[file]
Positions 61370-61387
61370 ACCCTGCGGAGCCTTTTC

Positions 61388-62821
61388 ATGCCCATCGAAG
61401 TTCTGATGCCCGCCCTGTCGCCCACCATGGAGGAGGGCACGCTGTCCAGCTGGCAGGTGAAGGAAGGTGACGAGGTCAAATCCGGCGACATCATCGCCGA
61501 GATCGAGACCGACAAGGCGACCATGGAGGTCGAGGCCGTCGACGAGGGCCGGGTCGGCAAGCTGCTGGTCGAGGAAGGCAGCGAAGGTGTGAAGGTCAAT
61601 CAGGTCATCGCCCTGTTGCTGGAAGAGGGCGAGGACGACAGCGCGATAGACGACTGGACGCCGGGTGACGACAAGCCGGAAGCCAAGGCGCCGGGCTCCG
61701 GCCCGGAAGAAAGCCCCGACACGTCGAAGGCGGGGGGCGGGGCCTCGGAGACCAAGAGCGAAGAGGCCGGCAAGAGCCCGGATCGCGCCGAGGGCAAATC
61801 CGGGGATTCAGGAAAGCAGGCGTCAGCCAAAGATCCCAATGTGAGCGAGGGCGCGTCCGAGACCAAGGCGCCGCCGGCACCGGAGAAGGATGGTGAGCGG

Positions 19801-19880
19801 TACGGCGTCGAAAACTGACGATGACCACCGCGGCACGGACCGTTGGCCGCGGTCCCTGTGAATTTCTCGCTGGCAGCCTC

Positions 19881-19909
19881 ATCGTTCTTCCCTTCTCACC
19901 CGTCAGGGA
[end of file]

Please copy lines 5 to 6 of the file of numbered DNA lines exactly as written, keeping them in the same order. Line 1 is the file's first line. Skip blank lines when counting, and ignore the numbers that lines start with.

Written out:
61401 TTCTGATGCCCGCCCTGTCGCCCACCATGGAGGAGGGCACGCTGTCCAGCTGGCAGGTGAAGGAAGGTGACGAGGTCAAATCCGGCGACATCATCGCCGA
61501 GATCGAGACCGACAAGGCGACCATGGAGGTCGAGGCCGTCGACGAGGGCCGGGTCGGCAAGCTGCTGGTCGAGGAAGGCAGCGAAGGTGTGAAGGTCAAT